Researchers from the University of Hong Kong, New Jersey Institute of Technology, and Santa Clara University have successfully taught microrobots to swim through deep reinforcement learning, an incredible development in microswimming capability.
Artificial microswimmers capable of navigating the world like swimming microorganisms such as bacteria, provide promise for a wide range of biomedical applications. Currently, most artificial microswimmers can only perform simple movements with fixed locomotory postures.
The study, published in the Journal of Communications Physics, stated that microswimmers could learn and adapt to dynamic conditions with the help of AI. Microswimmers like humans, need feedback and reinforcement learning to stay afloat and move in different directions under dynamic conditions.
‘Being able to swim at the micro-scale by itself is a challenging task,’ said On Shun Pak, Associate Professor at Santa Clara University. ‘When you want a microswimmer to perform more sophisticated maneuvers, the design of their locomotory gaits can quickly become intractable.’
Through the integration of reinforcement learning and artificial neural networks, the team had success in teaching a microswimmer to navigate and swim in any direction. When the swimmer moves in certain directions, it gets feedback on how good that action is. Subsequently, the swimmer learns how to swim based on its previous experiences interacting with the environment.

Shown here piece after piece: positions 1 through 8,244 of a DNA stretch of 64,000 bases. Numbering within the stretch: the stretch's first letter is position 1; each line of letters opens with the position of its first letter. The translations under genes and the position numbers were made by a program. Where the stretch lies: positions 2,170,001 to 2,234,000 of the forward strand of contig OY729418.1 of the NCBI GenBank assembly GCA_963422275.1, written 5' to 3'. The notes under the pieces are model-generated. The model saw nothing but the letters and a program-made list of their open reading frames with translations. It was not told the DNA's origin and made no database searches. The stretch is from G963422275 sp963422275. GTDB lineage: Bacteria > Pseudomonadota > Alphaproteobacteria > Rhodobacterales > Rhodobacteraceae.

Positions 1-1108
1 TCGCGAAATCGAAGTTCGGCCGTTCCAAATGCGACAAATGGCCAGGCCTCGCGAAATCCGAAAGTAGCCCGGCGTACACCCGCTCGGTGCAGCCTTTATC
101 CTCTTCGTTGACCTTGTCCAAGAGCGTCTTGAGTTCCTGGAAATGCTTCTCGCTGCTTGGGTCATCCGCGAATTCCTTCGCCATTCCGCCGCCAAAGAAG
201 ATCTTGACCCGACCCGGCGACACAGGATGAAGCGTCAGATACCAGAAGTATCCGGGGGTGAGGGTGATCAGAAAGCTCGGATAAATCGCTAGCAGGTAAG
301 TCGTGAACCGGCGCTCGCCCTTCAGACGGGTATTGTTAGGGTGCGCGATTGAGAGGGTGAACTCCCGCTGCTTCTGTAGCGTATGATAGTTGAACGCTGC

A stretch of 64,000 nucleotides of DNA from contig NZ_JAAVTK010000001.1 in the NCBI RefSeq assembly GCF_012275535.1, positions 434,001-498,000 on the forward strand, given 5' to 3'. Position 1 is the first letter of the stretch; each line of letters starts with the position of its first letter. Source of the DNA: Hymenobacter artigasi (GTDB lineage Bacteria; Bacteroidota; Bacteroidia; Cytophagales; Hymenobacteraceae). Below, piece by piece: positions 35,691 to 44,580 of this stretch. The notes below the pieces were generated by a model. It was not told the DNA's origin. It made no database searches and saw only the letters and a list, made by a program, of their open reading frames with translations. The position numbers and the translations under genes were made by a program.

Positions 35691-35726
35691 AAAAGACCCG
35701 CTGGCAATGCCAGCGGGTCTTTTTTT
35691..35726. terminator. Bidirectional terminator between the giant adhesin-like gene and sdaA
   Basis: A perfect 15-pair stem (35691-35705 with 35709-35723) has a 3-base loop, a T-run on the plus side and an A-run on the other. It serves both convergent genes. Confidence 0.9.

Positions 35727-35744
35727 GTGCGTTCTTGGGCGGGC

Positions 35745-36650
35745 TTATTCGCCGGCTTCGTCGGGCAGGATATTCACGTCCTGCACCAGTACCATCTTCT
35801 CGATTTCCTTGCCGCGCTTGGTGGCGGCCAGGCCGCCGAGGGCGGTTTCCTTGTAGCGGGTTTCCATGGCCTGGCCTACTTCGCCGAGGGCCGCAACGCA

‘Similar to a human learning how to swim, the microswimmer learns how to move its “body parts”— in this case, three microparticles and extensible links— to self-propel and turn,’ said Alan Tsang, Assistant Professor at the University of Hong Kong. ‘It does so without relying on human knowledge but only on machine learning algorithm.’
To demonstrate the swimmer’s powerful ability, the researchers illustrated that it could follow a complicated path without explicit programming. They also showed the swimmer’s robust performance in navigating under the disturbance of external fluid flows.
‘This is our first step in tackling the challenge of developing microswimmers that can adapt like biological cells in navigating complex environments autonomously,’ said Yuan-nan Young, Professor at New Jersey Institute of Technology.
These adaptive behaviours are important for future biomedical applications of artificial microswimmers in complicated media with unpredictable environmental factors.
‘This work is a key example of how the rapid development of artificial intelligence may be exploited to tackle unresolved challenges in locomotion problems in fluid dynamics,’ said Arnold Mathijssen, a microrobots expert at the University of Pennsylvania. ‘The integration between machine learning and microswimmers in this work will spark further connections between these two highly active research areas.’
By Marvellous Iwendi.
Source: NJIT News